Academic journal article Philological Quarterly

Discoursing of Xantippe: Amy Levy, Classical Scholarship, and Print Culture

Academic journal article Philological Quarterly

Discoursing of Xantippe: Amy Levy, Classical Scholarship, and Print Culture

Article excerpt

Amy Levy's "Xantippe," frequently mentioned in New Woman and fin de siecle scholarship as well as recent studies of women writers' engagement with classicism, represents the wife of Socrates on her deathbed as she looks back on her girlhood quest for knowledge, denial of access to learned discourse with Socrates or his intellectual circle, and gradual subsidence into the embittered role of subordinate wife. (1) In contrast to the feminist message of this, Levy's best-known poem, her choice of subject has occasioned surprisingly little comment, as if an eighteen-year-old poet's decision to write an extended dramatic monologue uttered by the wife of Socrates--so famous for ill temper that the OED lists her name as a synonym for "shrew"--were a matter of course. Levy turned to classical subject matter, in fact, only in three poems: "Xantippe," "Medea," and "A Greek Girl," all published in her 1884 collection, A Minor Poet and Other Verse. (2) Why did she turn to classicism at all when it was not to be an abiding focus in her work?

Asking why Levy might have assumed the poetic persona of Xantippe opens new perspectives on her self-positioning and her poems significance. Rather than pursuing an influence study, a general semiotics of intertextuality, or Levy's critique of classical tradition through a feminist parody of one of its famous narratives, I suggest that Levy deliberately inserted her poem into a complex discursive network of British and German classical scholarship, higher criticism, and popular print culture. Examining the poem from within this nexus of discourses indicates that, rather than a transparent feminist polemic, "Xantippe" is a multilayered and highly inflected poetic text. Levy's adoption of classical subject matter and Xantippe's persona in fact allowed her to write simultaneously as an authorized participant in classical studies, a Jew, and a woman writer. I begin with the poems relation to classical scholarship and its significance as a performative enactment of educated discourse.


The date of Levy's composition of "Xantippe" is telling. Her biographer Linda Hunt Beckman places it around or just after the publication in July 1879 of "Run to Death," the narrative poem in which nobility in pre-revolutionary France hunt a gypsy woman and her child for sport. Levy composed "Xantippe" between her conclusion of studies at Brighton High School for Girls and her matriculation to Newnham College, Cambridge, in October 1879. As Levy wrote to her sister from Brighton once she had determined to follow in the footsteps of her beloved headmistress Miss Creak, an alumna of Newnham, "I make such different pictures to what I used to--you married maternal, prudent ... with a tendency to laugh at the plain High School Mistress sister who grinds, and lodges with chums and adores 'without return." (3) "Xantippe" is thus the work not only of a poet invested in social injustice, as in "Run to Death," and author of a letter to the editor in the 17 February 1879 Jewish Chronicle entitled "Jewish Women and 'Women's Rights,'" (4) but also a prospective female member of an elite university who sought to find her place among the learned. In this context the selection of Xantippe as subject is not only a brilliant poetic choice of a mouthpiece perfectly suited to distill issues of social justice and feminism but also a performative act in the sense of a self-conscious rehearsal of and claim to the role of learned woman.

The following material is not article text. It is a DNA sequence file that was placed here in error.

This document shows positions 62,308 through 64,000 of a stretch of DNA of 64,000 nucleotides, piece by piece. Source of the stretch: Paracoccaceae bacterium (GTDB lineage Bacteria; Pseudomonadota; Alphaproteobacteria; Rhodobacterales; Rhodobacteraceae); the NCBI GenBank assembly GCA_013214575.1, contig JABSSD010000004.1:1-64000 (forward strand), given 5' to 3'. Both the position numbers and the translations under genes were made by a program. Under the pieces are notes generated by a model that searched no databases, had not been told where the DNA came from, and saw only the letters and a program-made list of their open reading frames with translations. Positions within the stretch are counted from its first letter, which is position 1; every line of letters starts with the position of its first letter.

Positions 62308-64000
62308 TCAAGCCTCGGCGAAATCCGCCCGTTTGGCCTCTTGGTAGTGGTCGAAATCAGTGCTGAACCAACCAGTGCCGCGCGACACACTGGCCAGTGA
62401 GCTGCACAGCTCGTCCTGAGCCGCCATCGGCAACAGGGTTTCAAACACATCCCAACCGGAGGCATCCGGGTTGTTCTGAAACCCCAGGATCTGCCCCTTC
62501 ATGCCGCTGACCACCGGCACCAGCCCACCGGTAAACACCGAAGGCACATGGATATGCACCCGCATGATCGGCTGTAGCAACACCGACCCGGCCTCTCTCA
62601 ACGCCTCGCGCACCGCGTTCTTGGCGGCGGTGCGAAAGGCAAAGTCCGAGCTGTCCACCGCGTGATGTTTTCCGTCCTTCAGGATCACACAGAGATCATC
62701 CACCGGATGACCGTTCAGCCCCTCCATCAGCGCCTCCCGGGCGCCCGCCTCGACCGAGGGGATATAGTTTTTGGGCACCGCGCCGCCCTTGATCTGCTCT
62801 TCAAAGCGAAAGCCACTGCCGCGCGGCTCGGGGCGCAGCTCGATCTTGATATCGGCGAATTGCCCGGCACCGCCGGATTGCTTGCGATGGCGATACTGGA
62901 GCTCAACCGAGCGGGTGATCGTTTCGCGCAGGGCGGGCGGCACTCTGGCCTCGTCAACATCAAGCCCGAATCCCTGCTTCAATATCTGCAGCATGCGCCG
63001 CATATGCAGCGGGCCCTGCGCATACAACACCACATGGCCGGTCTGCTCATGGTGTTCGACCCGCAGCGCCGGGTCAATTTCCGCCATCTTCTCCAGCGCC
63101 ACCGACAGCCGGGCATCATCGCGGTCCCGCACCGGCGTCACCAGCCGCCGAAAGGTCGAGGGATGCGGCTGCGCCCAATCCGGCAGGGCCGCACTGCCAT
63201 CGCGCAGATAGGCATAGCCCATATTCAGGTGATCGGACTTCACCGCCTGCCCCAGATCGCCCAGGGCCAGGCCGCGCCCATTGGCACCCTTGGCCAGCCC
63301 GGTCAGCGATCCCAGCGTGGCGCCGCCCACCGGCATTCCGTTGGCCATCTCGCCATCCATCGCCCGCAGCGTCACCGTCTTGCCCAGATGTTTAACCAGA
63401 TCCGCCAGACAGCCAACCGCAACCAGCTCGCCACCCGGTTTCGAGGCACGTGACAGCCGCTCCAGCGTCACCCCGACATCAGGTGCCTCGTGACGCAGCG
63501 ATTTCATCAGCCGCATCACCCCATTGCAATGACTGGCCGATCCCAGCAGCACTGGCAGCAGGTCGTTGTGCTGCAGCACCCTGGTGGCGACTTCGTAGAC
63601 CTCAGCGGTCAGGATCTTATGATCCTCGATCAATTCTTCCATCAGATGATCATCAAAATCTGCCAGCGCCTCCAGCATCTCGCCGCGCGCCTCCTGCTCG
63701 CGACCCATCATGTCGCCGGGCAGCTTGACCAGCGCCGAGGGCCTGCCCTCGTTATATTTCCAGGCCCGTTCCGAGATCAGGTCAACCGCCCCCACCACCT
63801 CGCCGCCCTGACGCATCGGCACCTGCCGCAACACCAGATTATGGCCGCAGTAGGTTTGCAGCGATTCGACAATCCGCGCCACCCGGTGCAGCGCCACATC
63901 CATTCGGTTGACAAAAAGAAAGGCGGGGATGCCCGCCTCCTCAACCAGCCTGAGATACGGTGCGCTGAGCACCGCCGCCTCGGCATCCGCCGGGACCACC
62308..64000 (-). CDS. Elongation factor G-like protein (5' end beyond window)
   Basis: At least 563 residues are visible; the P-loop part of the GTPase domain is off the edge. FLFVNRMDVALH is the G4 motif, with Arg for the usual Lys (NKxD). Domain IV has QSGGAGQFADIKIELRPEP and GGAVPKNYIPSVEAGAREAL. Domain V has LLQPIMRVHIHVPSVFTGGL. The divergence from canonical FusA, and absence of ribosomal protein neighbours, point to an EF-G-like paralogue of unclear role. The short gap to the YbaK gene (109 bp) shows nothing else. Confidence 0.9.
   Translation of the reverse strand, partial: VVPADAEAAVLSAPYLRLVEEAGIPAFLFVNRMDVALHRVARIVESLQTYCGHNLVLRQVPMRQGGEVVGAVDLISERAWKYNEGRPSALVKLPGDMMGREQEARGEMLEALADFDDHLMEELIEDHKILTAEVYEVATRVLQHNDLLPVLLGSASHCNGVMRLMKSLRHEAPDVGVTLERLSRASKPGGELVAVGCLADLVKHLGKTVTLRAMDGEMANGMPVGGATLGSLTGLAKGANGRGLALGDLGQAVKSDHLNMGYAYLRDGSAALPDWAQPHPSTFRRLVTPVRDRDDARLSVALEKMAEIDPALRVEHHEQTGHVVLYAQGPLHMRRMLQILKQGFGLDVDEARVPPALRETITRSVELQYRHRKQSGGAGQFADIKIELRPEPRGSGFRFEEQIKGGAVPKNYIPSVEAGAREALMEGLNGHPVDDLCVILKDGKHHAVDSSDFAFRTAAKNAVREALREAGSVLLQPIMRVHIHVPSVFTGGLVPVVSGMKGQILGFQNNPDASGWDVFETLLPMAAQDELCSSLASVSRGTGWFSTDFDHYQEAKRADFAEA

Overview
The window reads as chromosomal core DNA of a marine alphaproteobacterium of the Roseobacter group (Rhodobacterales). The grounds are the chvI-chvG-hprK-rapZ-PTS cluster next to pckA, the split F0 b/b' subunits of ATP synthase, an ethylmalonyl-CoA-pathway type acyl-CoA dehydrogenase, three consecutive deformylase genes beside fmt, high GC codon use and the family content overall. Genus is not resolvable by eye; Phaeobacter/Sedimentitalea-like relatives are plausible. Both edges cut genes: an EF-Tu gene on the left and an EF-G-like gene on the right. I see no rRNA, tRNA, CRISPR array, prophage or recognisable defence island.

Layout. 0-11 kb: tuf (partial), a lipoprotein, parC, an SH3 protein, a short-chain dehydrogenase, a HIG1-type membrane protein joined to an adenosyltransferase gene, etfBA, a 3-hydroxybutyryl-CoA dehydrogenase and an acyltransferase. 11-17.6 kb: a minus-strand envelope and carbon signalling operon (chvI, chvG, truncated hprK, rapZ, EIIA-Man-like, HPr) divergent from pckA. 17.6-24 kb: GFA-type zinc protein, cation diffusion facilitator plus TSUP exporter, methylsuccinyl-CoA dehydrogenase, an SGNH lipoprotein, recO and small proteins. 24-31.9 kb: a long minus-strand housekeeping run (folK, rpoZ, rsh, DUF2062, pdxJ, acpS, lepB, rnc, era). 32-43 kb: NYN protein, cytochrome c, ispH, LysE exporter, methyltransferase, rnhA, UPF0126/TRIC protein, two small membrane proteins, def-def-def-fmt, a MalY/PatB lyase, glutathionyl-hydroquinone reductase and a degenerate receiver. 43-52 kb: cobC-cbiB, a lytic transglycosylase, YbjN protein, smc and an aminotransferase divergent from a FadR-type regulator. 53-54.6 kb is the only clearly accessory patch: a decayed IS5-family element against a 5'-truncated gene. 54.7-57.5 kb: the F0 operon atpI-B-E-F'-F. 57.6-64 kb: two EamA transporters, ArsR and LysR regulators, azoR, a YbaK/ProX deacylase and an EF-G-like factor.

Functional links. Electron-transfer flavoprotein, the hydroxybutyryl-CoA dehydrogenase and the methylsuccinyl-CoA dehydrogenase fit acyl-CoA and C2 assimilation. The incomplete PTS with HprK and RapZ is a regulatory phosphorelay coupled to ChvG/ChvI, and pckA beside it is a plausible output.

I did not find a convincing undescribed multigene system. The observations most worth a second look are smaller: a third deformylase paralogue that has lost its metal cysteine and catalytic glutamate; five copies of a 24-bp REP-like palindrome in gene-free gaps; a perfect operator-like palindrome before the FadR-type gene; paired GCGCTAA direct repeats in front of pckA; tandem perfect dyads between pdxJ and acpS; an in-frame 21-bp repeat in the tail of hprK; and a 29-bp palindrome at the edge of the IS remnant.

Since to represent Xantippe Levy must also characterize Socrates and members of his circle, "Xantippe" takes up a figure of unusual importance to Victorian scholars. As Frank Turner comments:

For the Victorian age the most famous citizen of Athens was Socrates, the philosopher-teacher who had urged his contemporaries to reexamine the quality and presuppositions of their lives and whose career as the self-proclaimed gadfly of the city ended with judicial condemnation and execution. …

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